Older people

Find information and resources on how to engage older patients in cervical screening.


You can provide these resources to patients to help them before, during and post screening. See the full resource library.

    Before screening appointment

    During screening appointment

    Post screening appointment


    There are general barriers that people face in participating in cervical screening. Older patients can face extra barriers relating to:

    • pain and discomfort associated with speculum insertion
    • misconceptions that people who have been in a monogamous relationship for many years or no longer have a partner, do not require cervical screening.
    • misconceptions that if you have reached this age and never had a screen that there is no need to have one now
    • misconceptions that people who are no longer sexually active do not require cervical screening
    • misconceptions that people who have had a hysterectomy do not require cervical screening.

    Strategies to engage



    Explain that HPV may lay dormant

    • It is important to tell older patients that HPV is common and may lay dormant for many years, even decades.
    • Reinforce that no matter how long it has been since a person was last sexually active, cervical screening is still important to help prevent cervical cancer.

    Determine type and reason for hysterectomies

    • Patients who have had a hysterectomy should discuss whether vaginal screening is required with their healthcare provider. The answer will depend on the type of hysterectomy performed (i.e. whether the person still has a cervix) and the reasons why it was needed.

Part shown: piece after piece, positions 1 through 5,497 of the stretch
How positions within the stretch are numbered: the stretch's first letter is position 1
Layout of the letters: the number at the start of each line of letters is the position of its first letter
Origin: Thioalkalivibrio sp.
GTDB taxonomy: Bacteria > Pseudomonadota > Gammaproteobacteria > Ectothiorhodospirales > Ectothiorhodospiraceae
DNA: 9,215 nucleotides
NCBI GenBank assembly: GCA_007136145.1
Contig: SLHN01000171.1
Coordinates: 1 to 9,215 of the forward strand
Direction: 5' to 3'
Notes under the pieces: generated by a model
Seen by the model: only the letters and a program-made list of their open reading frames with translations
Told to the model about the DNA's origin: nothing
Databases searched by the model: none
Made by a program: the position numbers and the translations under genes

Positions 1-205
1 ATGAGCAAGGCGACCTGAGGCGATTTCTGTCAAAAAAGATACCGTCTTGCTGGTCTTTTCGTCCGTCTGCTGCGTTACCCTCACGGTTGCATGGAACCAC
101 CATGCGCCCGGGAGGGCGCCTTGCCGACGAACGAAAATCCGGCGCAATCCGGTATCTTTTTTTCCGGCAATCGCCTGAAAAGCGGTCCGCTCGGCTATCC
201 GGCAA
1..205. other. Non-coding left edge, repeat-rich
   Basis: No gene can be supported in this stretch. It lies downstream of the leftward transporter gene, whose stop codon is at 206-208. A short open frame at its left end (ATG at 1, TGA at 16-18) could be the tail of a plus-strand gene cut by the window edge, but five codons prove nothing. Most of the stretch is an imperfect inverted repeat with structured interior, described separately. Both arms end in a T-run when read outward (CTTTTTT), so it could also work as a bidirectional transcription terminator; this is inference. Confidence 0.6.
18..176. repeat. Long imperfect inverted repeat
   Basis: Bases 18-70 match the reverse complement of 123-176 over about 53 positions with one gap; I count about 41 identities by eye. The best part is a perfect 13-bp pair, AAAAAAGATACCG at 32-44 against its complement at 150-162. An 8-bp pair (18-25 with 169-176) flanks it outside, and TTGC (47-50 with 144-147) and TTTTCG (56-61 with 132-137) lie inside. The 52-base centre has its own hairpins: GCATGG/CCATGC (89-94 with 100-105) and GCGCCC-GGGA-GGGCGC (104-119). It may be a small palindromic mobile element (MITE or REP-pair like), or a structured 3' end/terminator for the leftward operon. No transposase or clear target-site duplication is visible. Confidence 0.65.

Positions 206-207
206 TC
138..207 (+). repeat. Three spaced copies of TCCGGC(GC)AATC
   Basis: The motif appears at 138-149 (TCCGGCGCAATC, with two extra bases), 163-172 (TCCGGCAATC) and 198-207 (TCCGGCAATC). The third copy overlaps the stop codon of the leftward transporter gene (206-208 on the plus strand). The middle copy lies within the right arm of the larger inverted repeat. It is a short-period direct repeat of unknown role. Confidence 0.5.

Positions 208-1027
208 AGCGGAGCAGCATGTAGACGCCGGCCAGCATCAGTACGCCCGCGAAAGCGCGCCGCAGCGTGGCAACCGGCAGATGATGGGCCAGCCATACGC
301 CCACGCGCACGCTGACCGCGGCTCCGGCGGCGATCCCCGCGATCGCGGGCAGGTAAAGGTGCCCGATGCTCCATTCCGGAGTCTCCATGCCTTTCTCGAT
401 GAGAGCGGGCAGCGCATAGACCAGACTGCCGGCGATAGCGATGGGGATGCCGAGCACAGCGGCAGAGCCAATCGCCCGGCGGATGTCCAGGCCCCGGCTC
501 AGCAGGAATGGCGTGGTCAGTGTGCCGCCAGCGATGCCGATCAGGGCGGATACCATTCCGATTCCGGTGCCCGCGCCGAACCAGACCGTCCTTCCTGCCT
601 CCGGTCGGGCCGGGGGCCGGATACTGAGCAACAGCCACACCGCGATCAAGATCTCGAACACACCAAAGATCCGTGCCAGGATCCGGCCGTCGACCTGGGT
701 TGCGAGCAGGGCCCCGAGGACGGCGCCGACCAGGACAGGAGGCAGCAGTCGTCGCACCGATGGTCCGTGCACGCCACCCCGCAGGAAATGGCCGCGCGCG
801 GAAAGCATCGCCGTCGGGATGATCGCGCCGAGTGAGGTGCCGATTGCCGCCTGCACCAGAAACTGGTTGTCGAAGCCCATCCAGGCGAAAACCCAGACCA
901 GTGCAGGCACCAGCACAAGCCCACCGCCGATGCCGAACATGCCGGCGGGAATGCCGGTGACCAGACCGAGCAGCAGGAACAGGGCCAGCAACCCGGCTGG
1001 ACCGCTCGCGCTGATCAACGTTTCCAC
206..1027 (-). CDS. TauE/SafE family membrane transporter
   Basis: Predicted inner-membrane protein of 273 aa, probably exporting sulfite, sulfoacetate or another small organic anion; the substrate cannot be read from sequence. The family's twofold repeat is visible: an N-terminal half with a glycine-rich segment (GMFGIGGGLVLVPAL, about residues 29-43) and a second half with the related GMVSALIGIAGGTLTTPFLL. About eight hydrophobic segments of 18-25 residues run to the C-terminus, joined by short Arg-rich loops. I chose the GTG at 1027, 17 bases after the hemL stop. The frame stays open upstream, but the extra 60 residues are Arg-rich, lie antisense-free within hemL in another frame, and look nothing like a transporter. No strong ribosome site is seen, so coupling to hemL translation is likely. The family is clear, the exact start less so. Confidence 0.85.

Making the Cervical Screening Test more comfortable

    • With a loss of oestrogen after menopause there is a natural decline in vaginal lubrication. The vaginal walls can become thinner and dryer, contributing to pain or discomfort during vaginal examinations. Discuss cervical screening and determine whether your patient finds the Cervical Screening Test painful.
    • Offer self-collection as a more comfortable and acceptable option for screening.
    • If clinician-collection is chosen some of the below points may assist.
      • A short course of vaginal oestrogen cream prior to cervical screening can be effective in preparing the vagina temporarily for a more comfortable Cervical Screening Test as it reduces vaginal atrophy and dryness.
      • Some patients may prefer to insert their own speculum and it can be helpful to offer this option.
      • Providing instructions on calming and deep breathing techniques can also help the patient to relax.

    Choice of cervical screening collection method

    • Offer the choice of either self-collection or clinician-collection screening options.
    • Explain the pros and cons of each option, including follow-up requirements if HPV is detected on a self-collected vaginal sample.
    • Consider offering home-based self-collection (e.g. via a telehealth consultation) where appropriate.
    Date last updated:

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